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Recognizing usage: Towards an L1.2 (second-first language) label

Writer(s): 
Adam Lebowitz

The SLA field should adopt an L1.2, or Second-First Language, descriptive label for usage-based competency. I believe the existing L1-L2 nomenclature is insufficient and possibly demeaning to individuals who have achieved competency in acquired L2.

In SLA research, L1, the “first language,” is the “native” language, while the “second language” refers to language external to the “home” environment. Bilingualism admits the possibility of “two first languages,” but the L1-L2 implication is hierarchical with L1 by definition an unattainable status for the target language learner.

“Multi-competence” (see Cook, 2006) is a useful concept since it mitigates the L1-L2 distinction and dignifies the non-native learner. Some L2 learners become extraordinarily multi-competent. Besides novelist Joseph Conrad, examples include: Hollywood leading man Laurence Harvey from Lithuania; Czech-born Robert Maxwell, the British MP and media mogul; and Arthur Binard from Michigan, awarded the prestigious Nakahara Chuya Prize in Japanese poetry.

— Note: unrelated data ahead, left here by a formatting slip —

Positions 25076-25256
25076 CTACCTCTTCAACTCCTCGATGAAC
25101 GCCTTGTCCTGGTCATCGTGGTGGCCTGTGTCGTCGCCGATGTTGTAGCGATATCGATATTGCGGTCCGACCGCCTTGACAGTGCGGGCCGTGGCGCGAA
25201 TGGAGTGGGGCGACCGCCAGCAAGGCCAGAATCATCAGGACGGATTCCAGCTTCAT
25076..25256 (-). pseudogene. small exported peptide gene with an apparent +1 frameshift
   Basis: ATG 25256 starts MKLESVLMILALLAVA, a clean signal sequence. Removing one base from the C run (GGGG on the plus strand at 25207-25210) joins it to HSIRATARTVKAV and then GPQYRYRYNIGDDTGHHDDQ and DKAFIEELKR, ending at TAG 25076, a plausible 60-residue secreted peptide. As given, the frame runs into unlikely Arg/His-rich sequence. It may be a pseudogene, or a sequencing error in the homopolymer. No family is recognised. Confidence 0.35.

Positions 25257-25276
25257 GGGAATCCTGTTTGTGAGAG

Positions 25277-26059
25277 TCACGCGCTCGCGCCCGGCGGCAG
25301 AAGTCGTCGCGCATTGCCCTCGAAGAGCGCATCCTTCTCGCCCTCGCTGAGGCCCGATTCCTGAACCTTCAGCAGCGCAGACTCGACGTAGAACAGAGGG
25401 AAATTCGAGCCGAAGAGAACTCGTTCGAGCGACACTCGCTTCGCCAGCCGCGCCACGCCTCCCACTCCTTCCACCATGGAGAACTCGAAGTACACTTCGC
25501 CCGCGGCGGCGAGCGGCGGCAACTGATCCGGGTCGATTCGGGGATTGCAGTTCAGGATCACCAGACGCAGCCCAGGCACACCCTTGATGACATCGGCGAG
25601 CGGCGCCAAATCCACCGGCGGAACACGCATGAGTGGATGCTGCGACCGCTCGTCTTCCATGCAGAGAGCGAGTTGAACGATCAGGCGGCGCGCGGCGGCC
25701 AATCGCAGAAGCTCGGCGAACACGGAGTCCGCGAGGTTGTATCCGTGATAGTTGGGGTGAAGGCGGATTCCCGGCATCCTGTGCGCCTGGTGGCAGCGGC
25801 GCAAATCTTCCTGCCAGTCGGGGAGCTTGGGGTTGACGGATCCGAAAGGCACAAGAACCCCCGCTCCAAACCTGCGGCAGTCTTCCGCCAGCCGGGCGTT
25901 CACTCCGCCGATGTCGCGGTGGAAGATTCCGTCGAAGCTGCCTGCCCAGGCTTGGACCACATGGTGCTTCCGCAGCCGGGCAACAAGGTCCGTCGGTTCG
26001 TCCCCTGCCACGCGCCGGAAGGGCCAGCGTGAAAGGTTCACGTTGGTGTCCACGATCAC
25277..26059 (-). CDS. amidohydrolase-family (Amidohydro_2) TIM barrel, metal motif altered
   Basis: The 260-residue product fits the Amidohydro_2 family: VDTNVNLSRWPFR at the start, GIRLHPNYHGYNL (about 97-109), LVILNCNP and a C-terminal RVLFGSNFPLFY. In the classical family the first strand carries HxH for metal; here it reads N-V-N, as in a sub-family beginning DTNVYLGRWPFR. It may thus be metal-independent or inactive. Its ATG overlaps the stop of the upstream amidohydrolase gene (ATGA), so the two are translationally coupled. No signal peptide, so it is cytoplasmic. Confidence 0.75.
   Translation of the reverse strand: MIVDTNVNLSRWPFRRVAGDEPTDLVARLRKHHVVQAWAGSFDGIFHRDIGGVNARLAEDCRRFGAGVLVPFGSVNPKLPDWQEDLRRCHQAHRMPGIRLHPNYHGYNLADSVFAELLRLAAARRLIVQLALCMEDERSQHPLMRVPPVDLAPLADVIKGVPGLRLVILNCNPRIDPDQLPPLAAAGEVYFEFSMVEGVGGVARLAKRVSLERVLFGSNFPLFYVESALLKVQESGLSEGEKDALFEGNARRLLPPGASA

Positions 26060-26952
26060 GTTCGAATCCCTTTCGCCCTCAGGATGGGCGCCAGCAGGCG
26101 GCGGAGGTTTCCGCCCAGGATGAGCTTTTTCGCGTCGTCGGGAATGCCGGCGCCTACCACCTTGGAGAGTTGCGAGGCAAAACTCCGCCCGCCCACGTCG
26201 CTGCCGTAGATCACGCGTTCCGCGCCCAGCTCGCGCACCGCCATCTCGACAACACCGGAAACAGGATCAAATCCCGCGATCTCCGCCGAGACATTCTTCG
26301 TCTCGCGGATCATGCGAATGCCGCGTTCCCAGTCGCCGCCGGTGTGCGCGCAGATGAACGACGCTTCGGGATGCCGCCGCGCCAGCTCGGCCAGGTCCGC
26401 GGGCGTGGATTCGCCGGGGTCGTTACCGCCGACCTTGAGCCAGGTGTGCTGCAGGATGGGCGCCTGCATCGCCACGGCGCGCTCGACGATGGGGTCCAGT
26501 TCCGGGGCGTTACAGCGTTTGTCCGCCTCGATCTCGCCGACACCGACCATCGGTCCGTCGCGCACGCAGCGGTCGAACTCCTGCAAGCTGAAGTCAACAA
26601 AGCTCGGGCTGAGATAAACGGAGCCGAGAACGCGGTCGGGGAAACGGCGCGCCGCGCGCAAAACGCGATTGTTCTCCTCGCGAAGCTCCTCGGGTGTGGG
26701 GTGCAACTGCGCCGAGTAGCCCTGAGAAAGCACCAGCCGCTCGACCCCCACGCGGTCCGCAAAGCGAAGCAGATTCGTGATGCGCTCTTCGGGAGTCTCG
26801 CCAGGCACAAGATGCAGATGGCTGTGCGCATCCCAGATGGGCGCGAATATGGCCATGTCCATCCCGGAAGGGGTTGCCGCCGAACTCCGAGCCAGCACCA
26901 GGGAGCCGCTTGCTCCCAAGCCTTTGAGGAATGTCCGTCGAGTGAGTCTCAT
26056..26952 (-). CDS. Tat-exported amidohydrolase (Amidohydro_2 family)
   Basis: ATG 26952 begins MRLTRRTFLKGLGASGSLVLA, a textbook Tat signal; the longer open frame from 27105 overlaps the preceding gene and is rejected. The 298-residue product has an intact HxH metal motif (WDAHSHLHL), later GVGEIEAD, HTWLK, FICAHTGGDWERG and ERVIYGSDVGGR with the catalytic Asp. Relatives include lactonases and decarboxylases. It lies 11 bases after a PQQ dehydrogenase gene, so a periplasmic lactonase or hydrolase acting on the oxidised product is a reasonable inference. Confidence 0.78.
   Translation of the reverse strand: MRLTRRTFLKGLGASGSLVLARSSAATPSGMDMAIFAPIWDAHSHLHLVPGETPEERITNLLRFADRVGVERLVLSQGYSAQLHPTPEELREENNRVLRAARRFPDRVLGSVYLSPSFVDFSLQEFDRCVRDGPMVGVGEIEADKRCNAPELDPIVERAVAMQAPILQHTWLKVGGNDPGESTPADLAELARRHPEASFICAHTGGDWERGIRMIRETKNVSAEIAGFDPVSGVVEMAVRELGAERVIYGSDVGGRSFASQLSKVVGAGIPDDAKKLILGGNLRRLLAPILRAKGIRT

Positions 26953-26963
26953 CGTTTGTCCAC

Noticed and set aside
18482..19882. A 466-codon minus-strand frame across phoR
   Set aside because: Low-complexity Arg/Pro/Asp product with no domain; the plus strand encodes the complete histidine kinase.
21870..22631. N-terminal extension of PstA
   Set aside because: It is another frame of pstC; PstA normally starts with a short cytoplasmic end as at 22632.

Multi-competence also applies to high-functioning target language users lacking native knowledge of some high saliency elements. For example, citizens of countries with several active languages (as Africa’s lingua franca, Swahili has 30 million L2 users), non-native EFL teachers, scientists publishing in L2 EAP, and foreign athletes (such as gaikokujin rikishi) are all multi-competent.

However, I believe L2 is no longer second when elemental to livelihood. This correlates with Hall, et al. (2006) advocating multi-competence which takes a usage-based view on language knowledge “grounded in and emergent from language use in concrete social activity for specific purposes that are tied to specific communities of practice” (p. 235).

The L1.2 label complements this usage focus that calls for new concepts and terms. At least, L1.2 limits the hierarchical intent of L1-L2 terminology in an increasingly multilingual world. It could also be usefully ascribed to English as lingua franca in World Englishes discussions.

References

  • Cook, V. J. (2006). Interlanguage, multi-competence, and the problem of the “second language.” Rivista di Psicolinguistica Applicata VI, 39-52.
  • Hall, J. K., Cheng, A., & Carlson, M. (2006). Reconceptualizing multicompetence as a theory of language knowledge. Applied Linguistics, 27(2), 220–240.

 

 

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